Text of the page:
• 0 avatar
          ttacgreg

          ” I realize the problem may be the whole liberal brain block on personal responsibility.”

          By and large I think you present some convincing and cogent arguments. However including a broad brushed stereotyping statement like that discredits you and the foundation of your points made.

          Throw around stereotypes and labels is often an indication that one has run out of logical points to make.

          • 0 avatar
            Landcrusher

            In this case it’s a sign of frustration. I know liberals with an abundance of personal responsibility, and did not mean to imply liberals don’t have any. Apologies to anyone offended.

            The dogma does have a weak spot in the area though, and all too many adherents are either blind to it, in denial, or shielding themselves within it. As someone who leans libertarian, I have a problem with the fallout (which is a weakness of my own beliefs, I know).

  • avatar
    Mullholland

    I never thought I’d say this but I miss “Old GM.”

  • avatar
    Fred

    What does that Delphi Audi have to do with this story? Other than Delphi use to be a part of GM.

    • 0 avatar
      redmondjp

      That has EVERYTHING to do with it. We are talking about 30+ year GM employees (working at the various GM parts divisions that are now a part of Delphi) who retired and fully expected their pension and healthcare benefits.

      And were completely screwed out of them. Imagine what you would feel like if this had happened to you, with absolutely no recourse at this point. Working for decades for one of the largest corporations in the world, and then getting nothing in the end.

      There is no justice in this country any longer. Screw the other guy is our new national mantra.

      I worked for Delco Electronics (now part of Delphi) back in the 1980s. If I had stayed there for my entire career, I would have lost everything too.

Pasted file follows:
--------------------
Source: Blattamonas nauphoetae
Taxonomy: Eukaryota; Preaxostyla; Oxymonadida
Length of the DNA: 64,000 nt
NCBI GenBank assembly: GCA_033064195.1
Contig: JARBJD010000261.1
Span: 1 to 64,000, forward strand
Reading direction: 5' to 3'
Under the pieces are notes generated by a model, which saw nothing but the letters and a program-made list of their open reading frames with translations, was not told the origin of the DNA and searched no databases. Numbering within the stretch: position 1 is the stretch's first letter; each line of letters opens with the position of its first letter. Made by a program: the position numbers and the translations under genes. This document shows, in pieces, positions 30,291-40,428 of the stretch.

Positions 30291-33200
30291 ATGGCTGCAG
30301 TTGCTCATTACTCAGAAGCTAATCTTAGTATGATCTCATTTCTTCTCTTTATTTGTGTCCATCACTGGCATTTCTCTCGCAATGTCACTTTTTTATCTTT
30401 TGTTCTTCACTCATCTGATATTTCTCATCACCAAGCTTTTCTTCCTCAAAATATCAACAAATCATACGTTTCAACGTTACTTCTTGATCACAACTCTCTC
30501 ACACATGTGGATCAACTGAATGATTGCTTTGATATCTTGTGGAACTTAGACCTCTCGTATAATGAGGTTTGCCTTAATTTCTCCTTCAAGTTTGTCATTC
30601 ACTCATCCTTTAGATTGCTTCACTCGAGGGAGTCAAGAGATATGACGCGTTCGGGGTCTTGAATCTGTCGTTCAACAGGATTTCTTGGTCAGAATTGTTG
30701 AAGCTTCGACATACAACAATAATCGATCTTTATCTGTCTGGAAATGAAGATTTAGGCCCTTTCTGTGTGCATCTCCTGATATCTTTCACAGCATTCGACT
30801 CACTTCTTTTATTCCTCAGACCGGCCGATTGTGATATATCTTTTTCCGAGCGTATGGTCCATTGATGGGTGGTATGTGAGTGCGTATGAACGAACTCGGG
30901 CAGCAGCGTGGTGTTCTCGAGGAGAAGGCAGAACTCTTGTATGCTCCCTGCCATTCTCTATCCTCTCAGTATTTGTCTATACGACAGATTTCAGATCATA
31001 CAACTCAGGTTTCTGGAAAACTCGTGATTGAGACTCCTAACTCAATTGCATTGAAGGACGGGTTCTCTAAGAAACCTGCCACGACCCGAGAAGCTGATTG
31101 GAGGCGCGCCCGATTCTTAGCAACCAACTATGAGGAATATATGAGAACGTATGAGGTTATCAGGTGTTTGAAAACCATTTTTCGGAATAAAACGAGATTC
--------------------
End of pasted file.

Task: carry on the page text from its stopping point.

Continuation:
• 0 avatar
        Landcrusher

        How do people believe these schemes are somehow guaranteed? None of this is new. Companies have been doing this forever, and the government has been an accomplice while the unions have been part of the conspiracy.

        The hardest work is making choices who to do business with at all, not lifting heavy things. If you were lazy enough to vote for Union schemers and free lunch politicians and you now think it’s not your fault, you aren’t getting pity from me. Take your Social Security and Medicare and be quiet. I’m not grabbing my gun and coming over to your house to protect you from yourself.

        • 0 avatar
          Xeranar

          I kind of want to live in whatever fantasy world you think this makes sense in LC. Actually I take that back, I only want to see it from a million miles away by telescope since it is clearly a place filled with bile, evil, and self-loathing. Seriously, you’re trying to argue that pension obligations (i.e. contractual agreements, those things you LOVE) aren’t guaranteed when the contracts were….here me out now…GUARANTEED by the corporation at the time. The issue was that the 450 Million was originally to have been paid sometime prior and that the Court agreed to carry it forward then not after the bankruptcy which is understandable but technically it should have been considered a ‘priority creditor’ which means they should have gotten a share of New GM stock.

          It’s more an economic issue than anything personal to GM, Unions, or otherwise. Don’t get me wrong, Goldman Sachs manages a great deal of Union money and uses that as their social cover for their behavior but it doesn’t excuse direct workers from receiving their dues first.

          • 0 avatar
            Landcrusher

            Wow. Why do you think it’s hate? The fantasy land is clearly your home rather than mine. In the real world guarantees are only as safe as the guarantor and history has shown that in every decade, the guarantors have found ways to get out of their promises including the U.S. and other governments.
            How many people have to lose their retirements before you guys show some compassion and tell people to stop turning over their futures to a bunch of two faced snake oil salesmen?

            Senior managers who knew they would be retired and maybe dead conspire with similar union officials to get a burger today for payment decades later while the politicians, similarly aged and compensated put a patina of regulation on top with another layer of free lunch “guarantees”.